November 20 Navy played Loyola College of Baltimore, winning 35–13, and Army beat Ursinus, 21–15. Lafayette completed its season with a 35–0 win in its annual game against Lehigh Brown defeated New Hampshire, 40–12, to extend its record to 9–0–0.

Ohio State closed its season with a 7–6 win at Illinois, while Michigan recorded the same score in a rematch against the Gophers at Minnesota. Northwestern defeated Iowa, 13–6. All three schools finished 7–1–0, with Michigan and Northwestern being 5–0 in Western Conference play.

Notre Dame beat Drake, 21–0. Kansas State, after winning its first five, lost its next three, including a 3–2 defeat by visiting Iowa State; the Wildcats' final record was 5–3–0. USC defeated Idaho, 38–6. Stanford closed the regular season with its traditional finale against California. Though the Golden Bears had the home field, they were also having their first losing season since 1916, when their program began. California lost, 41–6.

On Thanksgiving Day, November 25, Alabama hosted Georgia winning 33–6, and USC crushed Montana, 61–0. Pennsylvania closed its season with a 10–10 tie with Cornell.

On November 27, Notre Dame was shocked by Carnegie Tech, 19–0. The 1926 Army-Navy game took place in Chicago. Navy, at 9–0–0, was unbeaten, while Army (7–1–0) had a single loss, to Notre Dame. The two teams played to a 21–21 tie. In Providence, Brown and Colgate tied, 10–10.

December 4 In Los Angeles, Notre Dame closed its season with a 13–12 win over USC.

At season's end, there were two "unbeaten and untied" teams, the Indians (later, "the Cardinal") of Leland Stanford University, and the Crimson Tide of the University of Alabama. Alabama, which had won the Rose Bowl the previous year, was invited to return to Pasadena to face Stanford's PCC champion team.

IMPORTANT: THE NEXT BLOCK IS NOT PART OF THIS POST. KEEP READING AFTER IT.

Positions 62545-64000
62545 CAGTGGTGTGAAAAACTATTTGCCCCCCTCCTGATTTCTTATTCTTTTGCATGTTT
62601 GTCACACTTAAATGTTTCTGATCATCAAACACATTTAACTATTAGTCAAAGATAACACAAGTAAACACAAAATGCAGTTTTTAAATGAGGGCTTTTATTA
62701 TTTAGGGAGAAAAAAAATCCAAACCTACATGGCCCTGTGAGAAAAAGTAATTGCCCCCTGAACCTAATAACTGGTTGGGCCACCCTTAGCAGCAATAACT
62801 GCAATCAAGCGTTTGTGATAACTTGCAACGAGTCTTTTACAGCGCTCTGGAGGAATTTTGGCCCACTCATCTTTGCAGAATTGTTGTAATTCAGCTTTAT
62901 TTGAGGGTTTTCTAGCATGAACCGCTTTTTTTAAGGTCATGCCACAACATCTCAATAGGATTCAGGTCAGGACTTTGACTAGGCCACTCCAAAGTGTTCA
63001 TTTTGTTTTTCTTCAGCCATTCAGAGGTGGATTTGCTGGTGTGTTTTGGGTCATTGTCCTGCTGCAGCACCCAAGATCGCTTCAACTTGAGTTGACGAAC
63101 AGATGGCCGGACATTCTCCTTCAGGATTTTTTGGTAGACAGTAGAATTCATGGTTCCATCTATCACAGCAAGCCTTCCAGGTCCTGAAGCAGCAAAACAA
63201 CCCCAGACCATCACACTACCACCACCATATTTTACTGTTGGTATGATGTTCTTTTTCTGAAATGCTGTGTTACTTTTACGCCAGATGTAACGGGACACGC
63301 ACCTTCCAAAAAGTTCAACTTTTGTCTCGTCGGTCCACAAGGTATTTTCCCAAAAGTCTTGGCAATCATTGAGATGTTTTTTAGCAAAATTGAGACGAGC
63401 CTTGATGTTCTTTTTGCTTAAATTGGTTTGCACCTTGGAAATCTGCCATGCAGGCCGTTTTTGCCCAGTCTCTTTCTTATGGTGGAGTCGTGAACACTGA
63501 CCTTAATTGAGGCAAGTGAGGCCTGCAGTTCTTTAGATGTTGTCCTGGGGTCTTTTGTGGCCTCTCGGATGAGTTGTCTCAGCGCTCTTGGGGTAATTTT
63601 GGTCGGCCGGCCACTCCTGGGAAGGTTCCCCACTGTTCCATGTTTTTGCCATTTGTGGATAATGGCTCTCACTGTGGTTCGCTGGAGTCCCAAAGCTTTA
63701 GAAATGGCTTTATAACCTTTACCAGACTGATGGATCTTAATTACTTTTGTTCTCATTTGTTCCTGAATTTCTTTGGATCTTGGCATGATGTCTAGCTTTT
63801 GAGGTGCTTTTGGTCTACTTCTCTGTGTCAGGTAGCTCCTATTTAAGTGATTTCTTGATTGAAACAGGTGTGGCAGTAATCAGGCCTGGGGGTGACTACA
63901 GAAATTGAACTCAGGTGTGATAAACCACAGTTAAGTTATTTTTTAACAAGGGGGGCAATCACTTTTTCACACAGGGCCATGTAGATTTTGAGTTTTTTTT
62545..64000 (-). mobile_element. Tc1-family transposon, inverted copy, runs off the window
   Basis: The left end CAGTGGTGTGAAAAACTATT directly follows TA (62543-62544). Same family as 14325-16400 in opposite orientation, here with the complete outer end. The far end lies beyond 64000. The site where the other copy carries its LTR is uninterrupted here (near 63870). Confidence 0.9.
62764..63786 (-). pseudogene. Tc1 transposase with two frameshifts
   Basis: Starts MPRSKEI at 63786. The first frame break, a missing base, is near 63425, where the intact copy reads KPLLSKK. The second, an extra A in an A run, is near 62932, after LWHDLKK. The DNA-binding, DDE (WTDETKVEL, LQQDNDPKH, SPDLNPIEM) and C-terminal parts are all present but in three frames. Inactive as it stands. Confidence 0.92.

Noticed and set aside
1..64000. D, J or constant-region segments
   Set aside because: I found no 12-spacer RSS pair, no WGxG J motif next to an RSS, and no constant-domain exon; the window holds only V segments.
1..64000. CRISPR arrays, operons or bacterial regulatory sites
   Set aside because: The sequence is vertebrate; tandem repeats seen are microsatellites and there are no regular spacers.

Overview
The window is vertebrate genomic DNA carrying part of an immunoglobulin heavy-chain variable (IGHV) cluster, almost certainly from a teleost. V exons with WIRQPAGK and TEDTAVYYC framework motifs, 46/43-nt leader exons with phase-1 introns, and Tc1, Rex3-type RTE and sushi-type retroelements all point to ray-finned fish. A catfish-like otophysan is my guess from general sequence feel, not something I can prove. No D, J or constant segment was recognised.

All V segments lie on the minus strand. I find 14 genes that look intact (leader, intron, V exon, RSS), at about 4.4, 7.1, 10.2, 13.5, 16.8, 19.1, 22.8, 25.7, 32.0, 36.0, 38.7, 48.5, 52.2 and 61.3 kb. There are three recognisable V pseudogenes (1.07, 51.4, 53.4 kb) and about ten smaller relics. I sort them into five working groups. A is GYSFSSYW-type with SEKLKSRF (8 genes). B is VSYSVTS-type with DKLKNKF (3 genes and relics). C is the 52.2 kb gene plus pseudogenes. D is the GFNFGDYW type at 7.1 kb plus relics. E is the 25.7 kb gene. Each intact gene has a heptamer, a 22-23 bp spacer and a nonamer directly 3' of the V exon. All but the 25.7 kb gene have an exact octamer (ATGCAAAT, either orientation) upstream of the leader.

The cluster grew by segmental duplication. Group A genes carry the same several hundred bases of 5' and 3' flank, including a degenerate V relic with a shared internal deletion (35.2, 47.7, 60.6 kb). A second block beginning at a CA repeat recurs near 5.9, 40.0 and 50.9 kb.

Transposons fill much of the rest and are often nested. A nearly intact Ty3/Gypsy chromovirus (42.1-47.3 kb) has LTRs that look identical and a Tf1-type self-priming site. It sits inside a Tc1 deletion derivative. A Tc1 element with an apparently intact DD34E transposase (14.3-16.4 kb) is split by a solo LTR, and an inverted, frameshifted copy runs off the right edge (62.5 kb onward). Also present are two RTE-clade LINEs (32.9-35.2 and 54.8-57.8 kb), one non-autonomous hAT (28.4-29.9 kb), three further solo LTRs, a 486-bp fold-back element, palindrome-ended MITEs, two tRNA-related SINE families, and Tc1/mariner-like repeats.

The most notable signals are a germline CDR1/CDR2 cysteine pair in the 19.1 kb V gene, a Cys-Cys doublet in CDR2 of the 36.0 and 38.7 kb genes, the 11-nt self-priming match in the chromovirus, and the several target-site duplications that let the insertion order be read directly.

Rose Bowl

United Press called the 1927 Rose Bowl "the football championship of America", and the game was considered the most exciting in the series up to that time. The crowd of 68,000 set an attendance record. Stanford's George Bogue missed an 18-yard field goal attempt in the first quarter, then threw a touchdown pass to Ed Walker and kicked the point after to put Stanford up, 7–0. Stanford held that lead through most of the rest of the game, but in the final minutes, they were forced to punt on fourth down. Frankie Wilton's kick was blocked, and Alabama took over 14 yards from goal. Four plays later, and with a minute left, Jimmy Johnson carried the ball for a touchdown, making it 7–6. The two-point conversion, and overtime, were decades in the future. Stanford's only hope was to block the point after, but Alabama ran the play quickly and Herschel Caldwell's kick tied Stanford, and took away an Stanford victory in the final minute. [4]

Conference standings

Major conference standings

1926 Big Ten Conference football standings
Conf  Overall
TeamW L T  W L T
Michigan +500  710
Northwestern +500  710
Ohio State 310  710
Purdue 211  521
Wisconsin 321  521
Illinois 220  620
Minnesota 220  530
Indiana 040  350
Iowa 050  350
Chicago 050  260
  • + Conference co-champions
1926 Missouri Valley football standings
Conf  Overall
TeamW L T  W L T
Oklahoma A&M $301  341
Nebraska 510  620
Grinnell 311  611
Missouri 410  512
Oklahoma 321  521
Kansas State 220  530
Iowa State 331  431
Drake 140  260
Kansas 150  260
Washington University 060  170
  • $ Conference champion
1926 Pacific Coast Conference football standings
Conf  Overall
TeamW L T  W L T
Stanford $400  1001
USC 510  820
Oregon Agricultural 410  710
Washington State 410  610
Washington 320  820
Oregon 140  241
Idaho 140  341
Montana 040  350
California 050  360
  • $ Conference champion